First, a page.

“The story of a desperate girl”
Director Max Ophüls ( Letter From An Unknown Woman 1948, The Reckless Moment 1949) offers a gritty and volatile film noir starring James Mason, Barbara Bel Geddes and the imposing figure of Robert Ryan. With an uncredited assistant directorship by Robert Aldrich. Based on the book Wild Calendar by Libbie Block
Written by Arthur Laurents (The Snake Pit 1948,West Side Story 1961, The Way We Were 1973)
Interesting question: If Howard Hughes gained control of RKO in 1949, was Robert Ryan’s characterization of Smith Ohlrig truly based on Hughs?
Also stars Frank Ferguson (regular on Andy Griffith Show) as Quinada’s partner Dr. Hoffman, Art Smith as Ohlrig’s psychiatrist who knows Ohlrig is a walking powder keg, Natalie Schafer as Dorothy Dale and Curt Bois as Ohlrig’s personal assistant, and like many a good Film Noir delivers, the snarky gay cipher – Franzi Kartos, who’s incessantly calling Leonora DARLING… that if subtitled would read ‘you bourgeois cow…’
One of the staples of the Noir catalog, Caught is a brutish and self contained story about an egomaniac, hungry for power and consumed by a nasty possessiveness that borders on the psychotic.
Robert Ryan is chilling as the neanderthal bigwig worth millions of dollars, with an explosive rage that rests on simmer until something sets him off when it doesn’t go his way. Oh, and Ohlrig also suffers from panic attacks, which he believes is truly a heart condition and not a nervous disorder.
Barbara Bel Geddes is the naive Leonora Eames, who has child like fancies of marrying a wealthy man and live a life of luxury. Invited to a party on a boat one night, she meets Smith Ohlrig outside on the pier, near his yacht. Although Ohlrig could have any woman he chooses, something about Leonora sparks to him. From the very first encounter we can see that it’s not a romantic chemistry that stirs Ohlrig, but something more forbidding and sinister.
Once he sets his sights on her,taking her for a ride in his car, he decides there and then, to marry this plain girl, whom he doesn’t love, but knows he can possess easily.
Leonora soon realizes that her dream has become a nightmare and that Smith is a menacing character who treats her like part of the furniture and is not quite right in the head.
Ohlrig refuses to give Leonora a divorce, so she decides to leave her opulent home on Long Island, and take a job as a receptionist in the city working for a doctor who runs a free clinic in a very poor neighborhood.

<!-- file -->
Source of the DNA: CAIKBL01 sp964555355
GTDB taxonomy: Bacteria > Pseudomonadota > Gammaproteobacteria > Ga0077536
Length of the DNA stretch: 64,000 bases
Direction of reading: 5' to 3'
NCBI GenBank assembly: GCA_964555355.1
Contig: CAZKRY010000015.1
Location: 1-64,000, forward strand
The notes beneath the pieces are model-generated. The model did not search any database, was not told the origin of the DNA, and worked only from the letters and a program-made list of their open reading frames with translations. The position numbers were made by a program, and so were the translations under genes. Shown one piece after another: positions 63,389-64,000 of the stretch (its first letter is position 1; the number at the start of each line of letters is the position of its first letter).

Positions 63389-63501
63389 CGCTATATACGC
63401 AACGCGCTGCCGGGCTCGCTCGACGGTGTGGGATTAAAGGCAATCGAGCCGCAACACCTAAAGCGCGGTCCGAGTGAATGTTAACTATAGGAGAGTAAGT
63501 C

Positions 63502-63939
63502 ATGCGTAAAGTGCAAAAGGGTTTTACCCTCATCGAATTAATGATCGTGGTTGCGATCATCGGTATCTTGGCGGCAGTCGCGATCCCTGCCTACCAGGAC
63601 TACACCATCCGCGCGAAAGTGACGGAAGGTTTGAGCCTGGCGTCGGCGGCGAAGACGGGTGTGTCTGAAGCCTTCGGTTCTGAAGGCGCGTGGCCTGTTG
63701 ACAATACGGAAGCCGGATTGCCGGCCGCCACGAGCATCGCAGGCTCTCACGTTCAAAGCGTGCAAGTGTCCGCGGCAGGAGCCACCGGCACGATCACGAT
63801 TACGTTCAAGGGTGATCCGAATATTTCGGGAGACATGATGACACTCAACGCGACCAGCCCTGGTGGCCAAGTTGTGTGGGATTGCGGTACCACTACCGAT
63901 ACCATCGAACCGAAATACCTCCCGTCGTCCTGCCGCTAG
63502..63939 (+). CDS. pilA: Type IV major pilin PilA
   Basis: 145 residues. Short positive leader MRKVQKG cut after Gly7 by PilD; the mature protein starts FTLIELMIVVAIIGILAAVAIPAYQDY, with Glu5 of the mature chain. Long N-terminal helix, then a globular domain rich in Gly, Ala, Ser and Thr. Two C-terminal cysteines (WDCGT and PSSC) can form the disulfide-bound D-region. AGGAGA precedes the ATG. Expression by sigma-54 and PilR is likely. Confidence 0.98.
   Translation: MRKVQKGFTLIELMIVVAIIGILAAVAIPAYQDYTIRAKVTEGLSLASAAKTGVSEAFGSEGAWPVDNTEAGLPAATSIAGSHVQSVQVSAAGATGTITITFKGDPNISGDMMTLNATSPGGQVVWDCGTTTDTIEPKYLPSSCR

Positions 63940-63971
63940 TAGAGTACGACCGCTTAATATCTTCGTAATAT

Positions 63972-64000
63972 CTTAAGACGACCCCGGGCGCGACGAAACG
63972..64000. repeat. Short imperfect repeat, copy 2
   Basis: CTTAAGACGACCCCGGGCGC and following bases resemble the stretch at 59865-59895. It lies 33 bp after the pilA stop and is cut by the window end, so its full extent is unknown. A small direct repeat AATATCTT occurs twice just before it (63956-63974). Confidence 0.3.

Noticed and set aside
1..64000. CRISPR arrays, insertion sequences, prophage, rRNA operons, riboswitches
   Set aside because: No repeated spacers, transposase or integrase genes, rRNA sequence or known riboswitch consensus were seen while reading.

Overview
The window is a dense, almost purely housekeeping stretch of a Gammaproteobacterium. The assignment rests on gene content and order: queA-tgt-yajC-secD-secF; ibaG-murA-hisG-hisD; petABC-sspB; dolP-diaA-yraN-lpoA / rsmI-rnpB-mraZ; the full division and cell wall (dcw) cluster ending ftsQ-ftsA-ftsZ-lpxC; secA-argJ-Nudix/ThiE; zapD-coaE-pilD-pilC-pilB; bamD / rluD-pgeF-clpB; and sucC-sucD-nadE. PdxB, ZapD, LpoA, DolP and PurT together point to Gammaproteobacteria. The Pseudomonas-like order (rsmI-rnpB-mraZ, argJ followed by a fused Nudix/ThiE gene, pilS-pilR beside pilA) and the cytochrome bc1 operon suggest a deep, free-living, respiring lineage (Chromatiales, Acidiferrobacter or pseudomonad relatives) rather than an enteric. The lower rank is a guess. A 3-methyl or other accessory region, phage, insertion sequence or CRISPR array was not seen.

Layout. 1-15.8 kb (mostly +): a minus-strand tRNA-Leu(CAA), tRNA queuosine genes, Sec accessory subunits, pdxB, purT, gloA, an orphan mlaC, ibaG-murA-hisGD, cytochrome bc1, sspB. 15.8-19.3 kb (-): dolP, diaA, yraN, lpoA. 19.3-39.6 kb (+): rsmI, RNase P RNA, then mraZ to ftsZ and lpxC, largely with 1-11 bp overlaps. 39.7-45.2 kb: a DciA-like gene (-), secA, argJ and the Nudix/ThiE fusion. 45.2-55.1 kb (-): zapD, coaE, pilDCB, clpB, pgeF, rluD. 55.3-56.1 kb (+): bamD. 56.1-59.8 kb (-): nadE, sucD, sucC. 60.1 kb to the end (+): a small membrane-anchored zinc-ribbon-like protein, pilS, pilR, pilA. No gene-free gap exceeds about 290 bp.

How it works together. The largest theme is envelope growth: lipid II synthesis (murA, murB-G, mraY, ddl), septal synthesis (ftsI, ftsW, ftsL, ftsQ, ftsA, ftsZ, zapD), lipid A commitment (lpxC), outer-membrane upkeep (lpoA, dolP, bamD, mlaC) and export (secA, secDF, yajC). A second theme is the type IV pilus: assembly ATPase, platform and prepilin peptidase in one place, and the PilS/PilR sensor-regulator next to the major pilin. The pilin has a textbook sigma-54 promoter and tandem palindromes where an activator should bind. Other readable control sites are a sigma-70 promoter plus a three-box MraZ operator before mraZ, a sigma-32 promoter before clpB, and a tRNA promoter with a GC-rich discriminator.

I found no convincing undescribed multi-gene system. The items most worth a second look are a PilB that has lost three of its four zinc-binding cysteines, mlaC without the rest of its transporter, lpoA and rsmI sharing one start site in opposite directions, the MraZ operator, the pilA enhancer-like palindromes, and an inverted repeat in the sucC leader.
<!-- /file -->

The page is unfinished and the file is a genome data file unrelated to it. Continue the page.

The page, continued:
Perhaps this is Leonora’s way of cleansing her soul for making the mistake of marrying for money and not for love.
James Mason is Dr. Larry Quinada the absolute antithesis of Smith Ohlrig. He’s genteel and compassionate, and soon the two fall in love, though Leonora is held captive by her dominating husband.
Complicating matters is the fact that Leonora becomes pregnant by the sadistic Ohlrig who would rather see her a prisoner in the sterile palace that is her home rather than let her go free… Is the threat of financial security and the welfare of their unborn child that which will chain her to him forever…?
Smith Ohlrig: Is she coming down?
Franzi Kartos: [Stands silent, knowing that Leonora is not coming down]
Smith Ohlrig: [Getting angrier] Why the devil do you think I sent you up there, you dirty little parasite? Get her down here!
Franzi Kartos: [Long pause] I think I prefer to be a headwaiter again, Mr. Ohlrig.
Franzi Kartos: [Heads for the door, then stops] You know, you’re a big man, but not big enough to destroy that girl. Goodbye.
There are thousands of fabulous films in my collection just as thrilling, this is one of them! Don’t you get caught-MonsterGirl
2 thoughts on “From The Vault: Caught (1949)”
I CAN NOT believe I haven’t even HEARD of this movie!!! With a cast like this?! Sheesh! Thank you for recommending this.
Oh, geez there are SO MANY films that I’m just stumbling onto, with that ‘smack your forehead’ kind of why haven’t I heard of this film? It’s very suspenseful and if you’re a fan of Ryan, Bel Geddes and Mason, you’ll love it!
I am just this year, becoming more acquainted with Barbara Bel Geddes’ work and am quickly becoming a huge fan of hers….Let me know when you’ve seen the film! And thanks as always for stopping by here, with your wonderful comments, I always smile when I see them…Joey